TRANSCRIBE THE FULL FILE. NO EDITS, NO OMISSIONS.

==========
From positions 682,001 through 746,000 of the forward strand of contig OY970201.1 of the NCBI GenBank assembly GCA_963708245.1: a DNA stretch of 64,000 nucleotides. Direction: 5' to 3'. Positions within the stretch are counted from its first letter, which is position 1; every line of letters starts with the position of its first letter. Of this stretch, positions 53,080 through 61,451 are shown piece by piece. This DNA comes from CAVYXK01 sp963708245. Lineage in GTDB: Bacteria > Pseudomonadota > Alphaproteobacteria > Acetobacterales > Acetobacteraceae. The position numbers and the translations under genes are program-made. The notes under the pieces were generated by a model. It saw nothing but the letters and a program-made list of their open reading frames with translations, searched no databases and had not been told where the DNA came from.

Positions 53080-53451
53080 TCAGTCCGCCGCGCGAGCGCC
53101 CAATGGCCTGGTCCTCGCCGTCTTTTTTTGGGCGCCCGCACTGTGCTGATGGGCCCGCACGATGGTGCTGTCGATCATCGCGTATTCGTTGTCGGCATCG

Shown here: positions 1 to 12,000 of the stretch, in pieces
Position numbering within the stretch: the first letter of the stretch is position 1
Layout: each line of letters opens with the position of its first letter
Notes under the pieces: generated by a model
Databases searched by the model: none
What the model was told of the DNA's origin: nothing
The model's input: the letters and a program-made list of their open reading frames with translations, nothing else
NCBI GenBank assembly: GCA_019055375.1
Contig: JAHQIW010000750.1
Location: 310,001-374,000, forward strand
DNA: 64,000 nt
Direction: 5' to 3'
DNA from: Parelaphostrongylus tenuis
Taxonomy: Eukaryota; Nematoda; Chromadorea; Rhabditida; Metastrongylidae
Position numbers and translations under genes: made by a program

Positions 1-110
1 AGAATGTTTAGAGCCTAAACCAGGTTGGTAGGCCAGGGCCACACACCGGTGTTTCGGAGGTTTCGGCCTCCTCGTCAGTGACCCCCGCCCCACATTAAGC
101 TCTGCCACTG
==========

From positions 682,001 through 746,000 of the forward strand of contig OY970201.1 of the NCBI GenBank assembly GCA_963708245.1: a DNA stretch of 64,000 nucleotides. Direction: 5' to 3'. Positions within the stretch are counted from its first letter, which is position 1; every line of letters starts with the position of its first letter. Of this stretch, positions 53,080 through 61,451 are shown piece by piece. This DNA comes from CAVYXK01 sp963708245. Lineage in GTDB: Bacteria > Pseudomonadota > Alphaproteobacteria > Acetobacterales > Acetobacteraceae. The position numbers and the translations under genes are program-made. The notes under the pieces were generated by a model. It saw nothing but the letters and a program-made list of their open reading frames with translations, searched no databases and had not been told where the DNA came from.

Positions 53080-53451
53080 TCAGTCCGCCGCGCGAGCGCC
53101 CAATGGCCTGGTCCTCGCCGTCTTTTTTTGGGCGCCCGCACTGTGCTGATGGGCCCGCACGATGGTGCTGTCGATCATCGCGTATTCGTTGTCGGCATCG

Shown here: positions 1 to 12,000 of the stretch, in pieces
Position numbering within the stretch: the first letter of the stretch is position 1
Layout: each line of letters opens with the position of its first letter
Notes under the pieces: generated by a model
Databases searched by the model: none
What the model was told of the DNA's origin: nothing
The model's input: the letters and a program-made list of their open reading frames with translations, nothing else
NCBI GenBank assembly: GCA_019055375.1
Contig: JAHQIW010000750.1
Location: 310,001-374,000, forward strand
DNA: 64,000 nt
Direction: 5' to 3'
DNA from: Parelaphostrongylus tenuis
Taxonomy: Eukaryota; Nematoda; Chromadorea; Rhabditida; Metastrongylidae
Position numbers and translations under genes: made by a program

Positions 1-110
1 AGAATGTTTAGAGCCTAAACCAGGTTGGTAGGCCAGGGCCACACACCGGTGTTTCGGAGGTTTCGGCCTCCTCGTCAGTGACCCCCGCCCCACATTAAGC
101 TCTGCCACTG